In case you missed it — The economics of Gretawire. Fox News’s Greta Van Susteren blogs not because of the money; there are no ads on her blog. Nor out of obligation; blogging is not in her contract. No, stirring the pot with raw blog posts is a hobby.

Also: single-sourcer Harry Reid.


*Huge surprise of the summer: The investigation into national security leaks, according to the New York Times, has led to a suppression of government information on national security issues:

F.B.I. agents on a hunt for leakers have interviewed current and former high-level government officials from multiple agencies in recent weeks, casting a distinct chill over press coverage of national security issues as agencies decline routine interview requests and refuse to provide background briefings.


Already the deterrent effect of the investigation on officials’ willingness to discuss security and foreign policy issues, presumably one purpose of the leak crackdown, has been striking. Some government officials and press advocates say Americans are learning less about their government’s actions.

“People are being cautious,” said one intelligence official who, considering the circumstances, spoke on condition of anonymity. “We’re not doing some of the routine things we usually do,” he added, referring to briefings on American security efforts and subjects in the news.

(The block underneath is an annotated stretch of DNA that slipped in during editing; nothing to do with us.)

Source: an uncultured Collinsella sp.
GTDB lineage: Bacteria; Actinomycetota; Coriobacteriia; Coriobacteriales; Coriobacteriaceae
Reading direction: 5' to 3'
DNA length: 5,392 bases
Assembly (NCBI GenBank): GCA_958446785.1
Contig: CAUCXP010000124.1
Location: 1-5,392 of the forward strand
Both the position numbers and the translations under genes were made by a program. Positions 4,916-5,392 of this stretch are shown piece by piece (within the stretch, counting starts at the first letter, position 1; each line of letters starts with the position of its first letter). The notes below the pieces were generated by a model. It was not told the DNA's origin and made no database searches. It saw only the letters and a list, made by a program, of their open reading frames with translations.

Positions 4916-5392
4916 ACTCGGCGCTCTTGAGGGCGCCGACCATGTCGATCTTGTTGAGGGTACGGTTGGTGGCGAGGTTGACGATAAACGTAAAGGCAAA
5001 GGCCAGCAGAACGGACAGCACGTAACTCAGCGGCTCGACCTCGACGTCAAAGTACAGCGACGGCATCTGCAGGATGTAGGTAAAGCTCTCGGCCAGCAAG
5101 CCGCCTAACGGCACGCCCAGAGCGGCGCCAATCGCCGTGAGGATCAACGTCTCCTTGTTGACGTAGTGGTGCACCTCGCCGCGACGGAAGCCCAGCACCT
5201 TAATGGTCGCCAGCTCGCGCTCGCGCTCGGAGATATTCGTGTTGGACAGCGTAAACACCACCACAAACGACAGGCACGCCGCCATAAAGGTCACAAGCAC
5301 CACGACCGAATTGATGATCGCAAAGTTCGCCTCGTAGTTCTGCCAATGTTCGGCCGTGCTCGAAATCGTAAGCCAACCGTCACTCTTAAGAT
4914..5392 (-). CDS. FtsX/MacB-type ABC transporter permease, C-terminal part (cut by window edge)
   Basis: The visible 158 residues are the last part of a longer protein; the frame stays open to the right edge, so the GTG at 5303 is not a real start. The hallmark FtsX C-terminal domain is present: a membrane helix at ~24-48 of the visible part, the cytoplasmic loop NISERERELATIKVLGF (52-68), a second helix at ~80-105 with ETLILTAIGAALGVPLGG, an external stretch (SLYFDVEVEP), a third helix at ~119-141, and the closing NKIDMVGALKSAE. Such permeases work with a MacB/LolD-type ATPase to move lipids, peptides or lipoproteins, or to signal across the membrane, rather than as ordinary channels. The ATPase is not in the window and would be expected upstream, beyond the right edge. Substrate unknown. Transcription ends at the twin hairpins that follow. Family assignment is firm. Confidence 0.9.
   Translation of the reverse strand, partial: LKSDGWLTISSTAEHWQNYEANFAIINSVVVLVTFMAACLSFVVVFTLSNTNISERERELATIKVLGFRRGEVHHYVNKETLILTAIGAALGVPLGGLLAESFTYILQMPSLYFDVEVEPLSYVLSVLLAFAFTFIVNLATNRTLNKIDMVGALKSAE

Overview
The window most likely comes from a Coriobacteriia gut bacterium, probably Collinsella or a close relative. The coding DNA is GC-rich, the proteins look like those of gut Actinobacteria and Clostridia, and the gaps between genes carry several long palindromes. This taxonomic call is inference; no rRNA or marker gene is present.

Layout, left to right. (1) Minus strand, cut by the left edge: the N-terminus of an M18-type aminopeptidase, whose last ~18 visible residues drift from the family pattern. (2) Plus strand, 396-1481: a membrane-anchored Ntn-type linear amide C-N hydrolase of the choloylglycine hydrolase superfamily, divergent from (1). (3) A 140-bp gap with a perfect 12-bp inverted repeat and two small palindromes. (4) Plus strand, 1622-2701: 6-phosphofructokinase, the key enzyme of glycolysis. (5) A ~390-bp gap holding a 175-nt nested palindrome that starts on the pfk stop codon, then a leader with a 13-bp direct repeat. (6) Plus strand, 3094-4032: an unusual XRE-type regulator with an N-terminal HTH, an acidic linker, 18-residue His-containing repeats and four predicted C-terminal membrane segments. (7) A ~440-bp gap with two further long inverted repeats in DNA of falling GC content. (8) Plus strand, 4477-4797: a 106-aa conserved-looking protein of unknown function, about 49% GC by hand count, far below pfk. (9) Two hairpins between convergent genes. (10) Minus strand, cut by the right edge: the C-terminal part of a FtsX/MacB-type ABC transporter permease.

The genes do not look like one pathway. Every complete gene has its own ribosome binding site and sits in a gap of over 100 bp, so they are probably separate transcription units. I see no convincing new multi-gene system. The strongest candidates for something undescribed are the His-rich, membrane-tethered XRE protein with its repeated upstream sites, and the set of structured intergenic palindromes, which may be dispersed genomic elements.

What great news all of this is.

*Mathew Ingram at GigaOm writes about holes in the iPad content model.

A little over a month ago, The Huffington Post launched an ambitious project with much fanfare: a weekly magazine app for the iPad called Huffington, which users could download for 99 cents an issue or $19.99 for a year’s worth. The demand for this new format seems to have been underwhelming, however, since the new-media giant says it is dropping the fee and will make the app free of charge to download. Meanwhile, another media giant — News Corp. — has laid off dozens of staff at its iPad newspaper The Daily, and there continue to be rumors that the entire operation could be in jeopardy. Are these two isolated cases, or a sign that cracks are starting to show in the content model that publishers have bought into with the iPad?

Ingram appears to embrace the latter view, noting that publishers’ hopes that the iPad would create a pay market for their apps aren’t quite bearing out.

*Spoilers may well promote viewership, according to this:

NBC researchers are finding that people who know Olympic results before the network’s tape-delayed telecast are more likely to watch it.

The preliminary research undercuts an assumption that has guided production of Olympic broadcasts from locales outside of U.S. time zones for decades. NBC has been criticized for not televising live some of the London Games’ marquee events like swimming and gymnastics so they can be aired in prime time.

*Al Sharpton takes it to Romney over dressage:

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